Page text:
If You Go Away, Adele Parks, Headline Review, 2015
It seems appropriate, on Remembrance Sunday, to be reviewing a book set in the Great War. Vivian Foster is startled when war breaks out on her wedding day to Aubrey Owens. Elsewhere, the playwright Howard Henderson is a conscientious objector, having seen the horror of war first hand.
‘If You Go Away’ calls upon similar themes raised in Park’s 2014 novel ‘Spare Brides’ a real departure from her previous chick-lit novels. She proved that she was capable in fact commendable in writing historical fiction, and ‘If You Go Away' achieves the same effect with even more aplomb.
As soon as she is married, a marriage she quickly realizes while high in social status, is lacking in passion and excitement, her husband is off to war. Sent to the family’s residence in the country, Vivian quickly feels isolated and alone, and her days are brightened by a visit from Howard’s mother Enid. Although from contrasting backgrounds, they strike up a friendship which will lead to life-changing events, for both of them.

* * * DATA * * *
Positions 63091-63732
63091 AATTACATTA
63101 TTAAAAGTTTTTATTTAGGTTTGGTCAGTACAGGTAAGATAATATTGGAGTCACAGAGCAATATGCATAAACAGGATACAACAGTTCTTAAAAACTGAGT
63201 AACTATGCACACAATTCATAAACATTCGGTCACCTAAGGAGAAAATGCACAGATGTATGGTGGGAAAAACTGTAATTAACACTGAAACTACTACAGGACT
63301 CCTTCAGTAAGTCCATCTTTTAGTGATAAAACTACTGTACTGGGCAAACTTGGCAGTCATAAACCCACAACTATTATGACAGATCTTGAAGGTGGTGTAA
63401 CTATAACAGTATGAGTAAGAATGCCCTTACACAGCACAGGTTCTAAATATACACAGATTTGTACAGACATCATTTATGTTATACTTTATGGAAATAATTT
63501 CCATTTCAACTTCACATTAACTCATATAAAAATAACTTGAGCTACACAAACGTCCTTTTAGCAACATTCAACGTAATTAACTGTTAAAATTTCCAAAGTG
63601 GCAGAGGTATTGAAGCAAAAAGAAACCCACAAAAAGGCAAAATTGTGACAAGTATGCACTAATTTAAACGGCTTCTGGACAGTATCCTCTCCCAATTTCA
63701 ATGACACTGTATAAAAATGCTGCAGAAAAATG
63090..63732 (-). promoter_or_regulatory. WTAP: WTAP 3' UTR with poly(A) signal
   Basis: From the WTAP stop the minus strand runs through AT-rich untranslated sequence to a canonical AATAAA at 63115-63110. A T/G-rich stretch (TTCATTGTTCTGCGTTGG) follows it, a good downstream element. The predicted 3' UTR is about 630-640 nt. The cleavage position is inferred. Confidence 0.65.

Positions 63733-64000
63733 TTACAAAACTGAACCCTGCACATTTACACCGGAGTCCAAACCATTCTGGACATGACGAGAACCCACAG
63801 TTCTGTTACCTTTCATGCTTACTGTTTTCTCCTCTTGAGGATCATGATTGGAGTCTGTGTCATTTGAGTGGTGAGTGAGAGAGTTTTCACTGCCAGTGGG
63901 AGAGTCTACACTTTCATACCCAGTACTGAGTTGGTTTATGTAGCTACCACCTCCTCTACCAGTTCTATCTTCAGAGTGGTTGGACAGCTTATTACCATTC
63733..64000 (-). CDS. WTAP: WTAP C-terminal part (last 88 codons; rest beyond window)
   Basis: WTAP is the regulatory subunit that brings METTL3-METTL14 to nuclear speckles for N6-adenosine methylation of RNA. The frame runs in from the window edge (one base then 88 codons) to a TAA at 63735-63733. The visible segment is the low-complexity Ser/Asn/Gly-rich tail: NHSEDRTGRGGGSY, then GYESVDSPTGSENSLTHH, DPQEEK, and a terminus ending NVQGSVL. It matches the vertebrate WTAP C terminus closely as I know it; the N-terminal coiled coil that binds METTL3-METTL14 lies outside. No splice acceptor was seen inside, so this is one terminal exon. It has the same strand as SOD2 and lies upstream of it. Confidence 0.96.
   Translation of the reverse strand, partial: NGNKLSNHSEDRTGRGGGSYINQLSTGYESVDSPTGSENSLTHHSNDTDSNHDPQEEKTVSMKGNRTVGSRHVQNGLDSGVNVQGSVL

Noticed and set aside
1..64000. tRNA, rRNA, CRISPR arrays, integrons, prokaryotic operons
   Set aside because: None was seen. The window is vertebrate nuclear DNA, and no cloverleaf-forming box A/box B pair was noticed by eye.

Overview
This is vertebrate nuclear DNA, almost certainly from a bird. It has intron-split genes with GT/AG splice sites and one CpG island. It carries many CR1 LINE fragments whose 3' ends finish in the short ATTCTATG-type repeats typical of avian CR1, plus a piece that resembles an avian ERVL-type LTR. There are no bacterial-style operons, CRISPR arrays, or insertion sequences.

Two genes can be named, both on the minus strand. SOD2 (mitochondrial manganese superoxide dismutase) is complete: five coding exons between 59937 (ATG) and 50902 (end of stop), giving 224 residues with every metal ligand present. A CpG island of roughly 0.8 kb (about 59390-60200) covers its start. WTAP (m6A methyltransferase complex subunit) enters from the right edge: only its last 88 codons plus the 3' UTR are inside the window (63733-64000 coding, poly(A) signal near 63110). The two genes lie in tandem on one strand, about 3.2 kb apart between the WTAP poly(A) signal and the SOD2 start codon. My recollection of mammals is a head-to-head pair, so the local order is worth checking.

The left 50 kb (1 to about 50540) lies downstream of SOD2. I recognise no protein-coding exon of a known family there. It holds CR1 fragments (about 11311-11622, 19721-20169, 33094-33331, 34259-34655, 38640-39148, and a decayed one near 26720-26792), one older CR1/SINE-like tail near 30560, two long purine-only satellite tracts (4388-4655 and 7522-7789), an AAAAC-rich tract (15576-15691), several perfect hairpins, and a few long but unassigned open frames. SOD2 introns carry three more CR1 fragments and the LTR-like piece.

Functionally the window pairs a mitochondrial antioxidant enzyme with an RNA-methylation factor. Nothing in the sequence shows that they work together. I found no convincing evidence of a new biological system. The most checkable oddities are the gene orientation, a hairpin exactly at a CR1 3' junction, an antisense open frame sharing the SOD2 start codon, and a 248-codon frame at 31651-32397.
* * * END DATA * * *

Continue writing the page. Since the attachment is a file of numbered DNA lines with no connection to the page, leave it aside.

Vivian throws herself into country life, shocking the locals by donning men’s trousers and gardening, a joy to read and imagine. It is when she goes with Enid to visit Howard that she has a defining moment.
Howard is a proud man, despite the negative attentions of many on his refusal to fight for his country. He holds his head high and is a striking man, a conclusion Vivian has come to. The inevitable happens, but the first of several twists stuns and shocks the characters and the reader in quick succession.
Although the novel is slow to start, I found myself really getting into the characters, and reflecting on the fact that a hundred years later, war still happens – despite our best efforts. Essential reading